2 Answers

  1. Fair and mutually beneficial cooperation is all the more profitable (in terms of net profit) for the parties, the longer-term partnership they expect. This can be proved by game theory – or at least by the prisoner's dilemma with repeated games.

    And in short-term or one-time transactions, it is more profitable to throw your partner.

    Since no one is interested in being thrown out, society at all levels builds mechanisms that would prevent this. In the case of the government, such a mechanism has long been the monarchy, which was supposed to ensure confidence in the government at the expense of its long – term duration-if not he, then his children will have to reap the benefits of the ruler's actions. But there are many shortcomings in this system, so now monarchies are everywhere replaced by representative democracy. In it, power is distributed among competing parties that strive to survive longer, that is, they are interested in mutually beneficial cooperation with voters.

  2. The latter, of course, is beneficial for the authorities, as Machiavelli clearly showed.) �

    In a society of injustice, the authorities have an excellent function – the function of a” fighter for justice”, a” guarantor of justice”, who is like” above the fray”, and to whom all those who are unjustly offended can complain…That is the question “Why are these people controlling me at all?” the unjustly offended person is replaced by the thought ” How good that there is someone to complain about the rich and oppressors!”))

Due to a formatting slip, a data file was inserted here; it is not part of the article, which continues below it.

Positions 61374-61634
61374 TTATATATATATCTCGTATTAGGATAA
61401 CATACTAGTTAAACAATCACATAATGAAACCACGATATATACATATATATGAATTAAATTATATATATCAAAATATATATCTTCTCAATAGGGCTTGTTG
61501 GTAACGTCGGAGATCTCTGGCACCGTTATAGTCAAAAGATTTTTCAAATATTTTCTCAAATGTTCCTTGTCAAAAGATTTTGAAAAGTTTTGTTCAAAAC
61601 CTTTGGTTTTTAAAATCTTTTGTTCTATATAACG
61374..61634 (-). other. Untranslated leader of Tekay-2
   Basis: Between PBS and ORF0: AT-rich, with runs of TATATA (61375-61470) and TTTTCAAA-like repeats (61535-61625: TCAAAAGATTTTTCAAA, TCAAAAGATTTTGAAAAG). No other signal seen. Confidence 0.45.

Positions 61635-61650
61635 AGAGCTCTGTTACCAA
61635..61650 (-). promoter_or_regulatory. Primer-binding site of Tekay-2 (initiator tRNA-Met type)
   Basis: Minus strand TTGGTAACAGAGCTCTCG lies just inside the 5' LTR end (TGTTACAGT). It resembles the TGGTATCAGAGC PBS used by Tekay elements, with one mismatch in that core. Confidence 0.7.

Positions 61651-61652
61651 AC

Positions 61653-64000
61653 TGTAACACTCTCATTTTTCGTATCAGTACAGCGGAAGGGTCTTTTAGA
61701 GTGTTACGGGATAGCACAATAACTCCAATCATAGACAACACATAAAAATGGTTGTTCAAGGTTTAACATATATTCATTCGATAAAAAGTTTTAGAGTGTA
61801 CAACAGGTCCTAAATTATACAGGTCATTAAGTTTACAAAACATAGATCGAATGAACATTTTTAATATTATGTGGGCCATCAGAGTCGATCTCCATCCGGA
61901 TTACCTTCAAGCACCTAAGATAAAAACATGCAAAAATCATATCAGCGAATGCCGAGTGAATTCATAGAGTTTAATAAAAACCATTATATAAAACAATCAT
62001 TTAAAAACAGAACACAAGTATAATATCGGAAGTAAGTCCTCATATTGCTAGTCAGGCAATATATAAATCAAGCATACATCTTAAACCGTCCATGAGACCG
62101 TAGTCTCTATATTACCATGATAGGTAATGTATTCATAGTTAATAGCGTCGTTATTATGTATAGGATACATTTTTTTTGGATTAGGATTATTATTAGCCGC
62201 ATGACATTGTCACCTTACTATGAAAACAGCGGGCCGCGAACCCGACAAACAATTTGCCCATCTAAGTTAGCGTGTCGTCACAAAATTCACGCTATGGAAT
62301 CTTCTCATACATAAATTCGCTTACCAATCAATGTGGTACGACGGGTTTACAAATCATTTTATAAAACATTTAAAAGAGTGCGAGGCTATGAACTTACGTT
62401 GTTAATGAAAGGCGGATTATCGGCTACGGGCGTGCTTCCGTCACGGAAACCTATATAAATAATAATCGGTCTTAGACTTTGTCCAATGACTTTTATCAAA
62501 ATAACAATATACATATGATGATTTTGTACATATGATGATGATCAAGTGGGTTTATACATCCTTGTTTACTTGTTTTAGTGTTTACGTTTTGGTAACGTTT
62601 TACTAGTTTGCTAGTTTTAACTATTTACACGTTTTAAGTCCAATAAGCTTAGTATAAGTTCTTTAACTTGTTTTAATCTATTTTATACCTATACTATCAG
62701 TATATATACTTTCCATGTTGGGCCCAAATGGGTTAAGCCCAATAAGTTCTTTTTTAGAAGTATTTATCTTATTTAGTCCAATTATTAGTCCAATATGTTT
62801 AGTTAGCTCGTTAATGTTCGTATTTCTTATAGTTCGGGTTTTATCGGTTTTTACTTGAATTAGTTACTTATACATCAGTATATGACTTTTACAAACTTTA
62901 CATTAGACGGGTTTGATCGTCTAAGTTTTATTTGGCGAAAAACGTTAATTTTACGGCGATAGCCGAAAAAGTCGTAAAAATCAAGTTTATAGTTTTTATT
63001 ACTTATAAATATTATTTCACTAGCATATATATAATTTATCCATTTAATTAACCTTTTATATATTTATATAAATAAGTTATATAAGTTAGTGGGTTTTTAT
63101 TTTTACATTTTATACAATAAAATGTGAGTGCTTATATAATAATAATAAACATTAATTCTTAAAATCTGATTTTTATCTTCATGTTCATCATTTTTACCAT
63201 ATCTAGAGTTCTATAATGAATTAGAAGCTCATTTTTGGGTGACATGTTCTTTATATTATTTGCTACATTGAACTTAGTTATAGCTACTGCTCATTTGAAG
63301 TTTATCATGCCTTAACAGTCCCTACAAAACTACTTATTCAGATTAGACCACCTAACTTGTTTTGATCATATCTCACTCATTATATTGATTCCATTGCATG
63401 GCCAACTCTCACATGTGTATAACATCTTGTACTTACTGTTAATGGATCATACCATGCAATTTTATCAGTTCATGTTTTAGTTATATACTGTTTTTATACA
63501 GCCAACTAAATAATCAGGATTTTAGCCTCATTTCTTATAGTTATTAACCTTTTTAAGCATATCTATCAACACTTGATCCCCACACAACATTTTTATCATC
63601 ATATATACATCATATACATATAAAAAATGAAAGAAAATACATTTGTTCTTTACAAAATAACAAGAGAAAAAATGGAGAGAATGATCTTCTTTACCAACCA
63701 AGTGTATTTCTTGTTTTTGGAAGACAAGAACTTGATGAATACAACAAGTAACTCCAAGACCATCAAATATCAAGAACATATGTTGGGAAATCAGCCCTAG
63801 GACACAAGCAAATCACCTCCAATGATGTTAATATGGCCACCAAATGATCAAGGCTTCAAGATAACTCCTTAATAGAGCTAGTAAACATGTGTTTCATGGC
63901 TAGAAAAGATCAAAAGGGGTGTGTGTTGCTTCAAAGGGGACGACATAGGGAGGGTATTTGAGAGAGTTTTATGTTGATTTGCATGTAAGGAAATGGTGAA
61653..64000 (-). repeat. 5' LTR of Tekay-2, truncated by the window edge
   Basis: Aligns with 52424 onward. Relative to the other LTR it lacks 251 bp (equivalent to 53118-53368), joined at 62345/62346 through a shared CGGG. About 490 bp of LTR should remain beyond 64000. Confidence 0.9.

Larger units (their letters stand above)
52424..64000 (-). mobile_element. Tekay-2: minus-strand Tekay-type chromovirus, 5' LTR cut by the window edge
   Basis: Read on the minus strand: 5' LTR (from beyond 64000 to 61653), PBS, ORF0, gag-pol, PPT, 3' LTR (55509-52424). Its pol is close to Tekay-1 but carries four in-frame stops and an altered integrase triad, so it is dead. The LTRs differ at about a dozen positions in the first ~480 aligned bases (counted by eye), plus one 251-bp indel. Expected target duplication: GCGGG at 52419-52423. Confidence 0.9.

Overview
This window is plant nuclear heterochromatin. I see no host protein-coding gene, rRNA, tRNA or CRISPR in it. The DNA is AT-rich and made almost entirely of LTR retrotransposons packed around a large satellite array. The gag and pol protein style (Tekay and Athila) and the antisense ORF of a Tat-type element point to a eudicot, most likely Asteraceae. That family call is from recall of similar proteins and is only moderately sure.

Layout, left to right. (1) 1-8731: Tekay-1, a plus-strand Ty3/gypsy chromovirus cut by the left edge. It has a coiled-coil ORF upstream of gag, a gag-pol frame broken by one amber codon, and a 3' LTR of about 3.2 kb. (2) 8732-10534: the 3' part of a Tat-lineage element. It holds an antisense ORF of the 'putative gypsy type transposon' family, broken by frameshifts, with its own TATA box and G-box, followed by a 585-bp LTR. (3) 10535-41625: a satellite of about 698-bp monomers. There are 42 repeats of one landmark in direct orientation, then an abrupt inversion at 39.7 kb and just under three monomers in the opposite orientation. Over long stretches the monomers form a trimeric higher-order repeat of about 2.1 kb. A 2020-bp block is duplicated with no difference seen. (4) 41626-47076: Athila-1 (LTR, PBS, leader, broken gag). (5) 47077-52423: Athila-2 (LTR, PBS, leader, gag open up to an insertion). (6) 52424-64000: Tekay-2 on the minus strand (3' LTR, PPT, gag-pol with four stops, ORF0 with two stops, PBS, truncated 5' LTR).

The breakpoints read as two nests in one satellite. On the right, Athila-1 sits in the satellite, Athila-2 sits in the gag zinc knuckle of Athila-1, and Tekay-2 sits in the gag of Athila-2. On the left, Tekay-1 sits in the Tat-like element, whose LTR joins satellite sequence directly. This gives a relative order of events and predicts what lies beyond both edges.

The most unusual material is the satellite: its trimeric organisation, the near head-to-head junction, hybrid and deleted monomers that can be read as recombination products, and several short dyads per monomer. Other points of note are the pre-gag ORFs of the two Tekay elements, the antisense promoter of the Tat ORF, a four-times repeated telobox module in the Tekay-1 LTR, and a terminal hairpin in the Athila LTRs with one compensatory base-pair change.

This mechanism is very well illustrated, for example, in Solovyov's story about Khoja Nasreddin: no matter how stupid and hungry the emir looks, he still seems to be at least some kind of protection from the moneylender Jafar who is ruining you…)

    But in a normal country, society should build not what is beneficial for the authorities, but what is beneficial for society. And the government is simply called upon to serve this building, as long as society allows it.

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